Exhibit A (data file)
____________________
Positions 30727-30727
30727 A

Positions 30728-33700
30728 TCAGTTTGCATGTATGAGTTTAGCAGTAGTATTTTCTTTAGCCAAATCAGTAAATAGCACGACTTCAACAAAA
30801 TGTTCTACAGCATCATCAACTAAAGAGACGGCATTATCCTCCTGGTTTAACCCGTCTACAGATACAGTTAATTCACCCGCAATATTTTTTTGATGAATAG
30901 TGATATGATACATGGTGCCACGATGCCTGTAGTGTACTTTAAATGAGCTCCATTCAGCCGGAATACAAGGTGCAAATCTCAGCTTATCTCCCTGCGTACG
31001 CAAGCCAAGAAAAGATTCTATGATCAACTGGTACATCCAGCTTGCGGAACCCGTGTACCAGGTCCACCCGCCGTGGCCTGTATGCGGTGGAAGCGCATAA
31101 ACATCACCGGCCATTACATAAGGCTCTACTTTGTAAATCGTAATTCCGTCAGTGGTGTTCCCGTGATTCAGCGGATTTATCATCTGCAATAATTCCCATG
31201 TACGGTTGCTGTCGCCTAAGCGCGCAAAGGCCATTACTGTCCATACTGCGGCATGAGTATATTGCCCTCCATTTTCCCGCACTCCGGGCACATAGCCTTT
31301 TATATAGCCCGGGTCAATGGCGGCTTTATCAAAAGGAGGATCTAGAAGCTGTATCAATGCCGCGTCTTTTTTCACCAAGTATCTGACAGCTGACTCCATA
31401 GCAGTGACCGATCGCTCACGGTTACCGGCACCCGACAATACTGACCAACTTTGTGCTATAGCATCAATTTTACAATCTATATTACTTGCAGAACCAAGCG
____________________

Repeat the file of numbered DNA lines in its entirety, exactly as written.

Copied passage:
Positions 30727-30727
30727 A

Positions 30728-33700
30728 TCAGTTTGCATGTATGAGTTTAGCAGTAGTATTTTCTTTAGCCAAATCAGTAAATAGCACGACTTCAACAAAA
30801 TGTTCTACAGCATCATCAACTAAAGAGACGGCATTATCCTCCTGGTTTAACCCGTCTACAGATACAGTTAATTCACCCGCAATATTTTTTTGATGAATAG
30901 TGATATGATACATGGTGCCACGATGCCTGTAGTGTACTTTAAATGAGCTCCATTCAGCCGGAATACAAGGTGCAAATCTCAGCTTATCTCCCTGCGTACG
31001 CAAGCCAAGAAAAGATTCTATGATCAACTGGTACATCCAGCTTGCGGAACCCGTGTACCAGGTCCACCCGCCGTGGCCTGTATGCGGTGGAAGCGCATAA
31101 ACATCACCGGCCATTACATAAGGCTCTACTTTGTAAATCGTAATTCCGTCAGTGGTGTTCCCGTGATTCAGCGGATTTATCATCTGCAATAATTCCCATG
31201 TACGGTTGCTGTCGCCTAAGCGCGCAAAGGCCATTACTGTCCATACTGCGGCATGAGTATATTGCCCTCCATTTTCCCGCACTCCGGGCACATAGCCTTT
31301 TATATAGCCCGGGTCAATGGCGGCTTTATCAAAAGGAGGATCTAGAAGCTGTATCAATGCCGCGTCTTTTTTCACCAAGTATCTGACAGCTGACTCCATA
31401 GCAGTGACCGATCGCTCACGGTTACCGGCACCCGACAATACTGACCAACTTTGTGCTATAGCATCAATTTTACAATCTATATTACTTGCAGAACCAAGCG